The title of this work is a somewhat saucy overstatement of its thesis—that perceivers seek in works of art experiences of "discontinuity" and "disorientation," as a kind of "rehearsal" for "real life" situations in which they must negotiate intellectual tensions, resulting from a disparity between what they expect and what actually happens. Art-perceiving, the author asserts, is a "biological, adaptive" mechanism characteristic of the human organism. Peckham, like most thoughtful readers of art history, is irritated by the preposterous assertions that (...) man's perceptions are a mad, disorderly blizzard of phenomena, and the artist alone can bring "order" to the mess. Of course, it is obvious that neither of these notions is very sensible, but the unfortunate truth about the lay psychology of most criticism is that Dr. Peckham's assertions in this connection will probably be regarded as controversial in many departments of literature and fine arts. The author is at his best when barbedly [[sic]] criticizing his colleagues; he is at less than his best, however, when he assumes the mantle of philosophical psychology in order to bring authority to his arguments. Intent upon finding confirmation in both the fashionable and passe schools of behavioral science and philosophy, he masses gluts of aphorisms from Gestalt psychology, Husserl, Heidegger, Susanne Langer, and Paul Ziff (the last pair being very indiscreetly aligned to form notions which are no less intuitive than those of the various art-historians he is admonishing. In the area of psychology, Peckham ignores all of the current approaches, and in the area of philosophy he refers to linguistic analysis or philosophy of science as though each were substantively and methodologically unified, and possessed clear-cut views about the universe. Peckham's central thesis, moreover, leaves one unable to distinguish a work of creative physics from a novel.—E. H. W. (shrink)
These commemorative papers on different aspects of Dewey's philosophy vary in quality. The essay by Paul Henle on "Dewey's Views on Truth and Verification" is excellent; and Gardner Murphy's reflections on Dewey's psychology are noteworthy. --E. S. C.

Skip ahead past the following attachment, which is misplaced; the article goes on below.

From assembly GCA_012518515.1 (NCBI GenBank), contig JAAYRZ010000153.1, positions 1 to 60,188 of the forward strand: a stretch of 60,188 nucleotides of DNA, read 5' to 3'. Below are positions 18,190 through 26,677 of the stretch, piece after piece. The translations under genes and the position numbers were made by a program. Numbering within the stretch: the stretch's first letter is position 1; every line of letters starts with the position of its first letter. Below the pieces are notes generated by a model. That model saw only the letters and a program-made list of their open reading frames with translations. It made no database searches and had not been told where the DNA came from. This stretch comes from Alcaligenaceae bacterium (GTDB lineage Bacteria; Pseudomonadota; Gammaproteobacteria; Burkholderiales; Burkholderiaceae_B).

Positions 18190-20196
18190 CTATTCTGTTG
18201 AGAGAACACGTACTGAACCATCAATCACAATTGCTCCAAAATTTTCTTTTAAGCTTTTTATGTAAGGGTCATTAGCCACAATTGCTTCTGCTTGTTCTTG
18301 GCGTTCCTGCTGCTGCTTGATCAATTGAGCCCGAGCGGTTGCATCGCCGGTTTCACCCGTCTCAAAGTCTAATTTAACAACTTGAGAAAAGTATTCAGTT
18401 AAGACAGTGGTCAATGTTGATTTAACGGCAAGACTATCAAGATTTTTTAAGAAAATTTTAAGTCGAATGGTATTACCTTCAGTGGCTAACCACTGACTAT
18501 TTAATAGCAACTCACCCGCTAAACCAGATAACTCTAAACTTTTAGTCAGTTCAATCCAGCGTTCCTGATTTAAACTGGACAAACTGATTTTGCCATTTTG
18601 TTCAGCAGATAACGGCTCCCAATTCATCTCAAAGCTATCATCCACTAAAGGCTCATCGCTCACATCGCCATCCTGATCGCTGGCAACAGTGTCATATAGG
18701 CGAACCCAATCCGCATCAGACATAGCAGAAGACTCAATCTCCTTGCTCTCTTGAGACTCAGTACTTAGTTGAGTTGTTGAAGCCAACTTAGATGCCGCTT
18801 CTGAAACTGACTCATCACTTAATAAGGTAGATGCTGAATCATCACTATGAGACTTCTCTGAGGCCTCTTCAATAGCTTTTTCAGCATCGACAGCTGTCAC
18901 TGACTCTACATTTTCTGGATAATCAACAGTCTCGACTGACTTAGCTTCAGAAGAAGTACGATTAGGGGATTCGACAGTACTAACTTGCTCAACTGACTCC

Doctors have been placed in an anomalous position by abortion laws which sanction the termination of a fetus while in a woman's womb, yet call it murder when a physician attempts to end the life of a fetus which has somehow survived such a procedure. This predicament, the doctors' dilemma, can be resolved by adopting a strategy which posits the right to ownership of one's own body for human beings. Such an approach will generate a consistent policy prescription, one that (...) sanctions the right of all pregnant women to abortions, yet grants the fetus, after it becomes viable as a potentially independent person, a right to its own body. The doctors' dilemma is surmounted, then, by requiring that abortions of viable fetuses be performed in a manner that will produce a live delivery. Hence, infanticide and termination of viable fetuses are proscribed. (shrink)
Medium- and high-spin states of Pr-134 were populated using the Cd-116(Na-23, 5n) reaction and studied with the GAMMASPHERE spectrometer. Several new bands have been found in this nucleus, one of them being linked to the previously observed chiral-candidate twin-band structure. The ground state of Pr-134 could be determined through establishing a level structure that connects the two previously known long-lived isomeric states. Unambiguous spin-parity assignments for the excited states could be performed based on the known 2(-) spin-parity of the ground (...) state combined with the present experimental data. Intrinsic single-particle configurations have been assigned to the newly observed bands on the basis of the measured B(M1)/B(E2) ratios, alignments, band-crossing frequencies, bandhead spins, the observed single-particle configurations in the neighboring nuclei, and taking into account the predictions of total Routhian surface and tilted-axis cranking calculations. (shrink)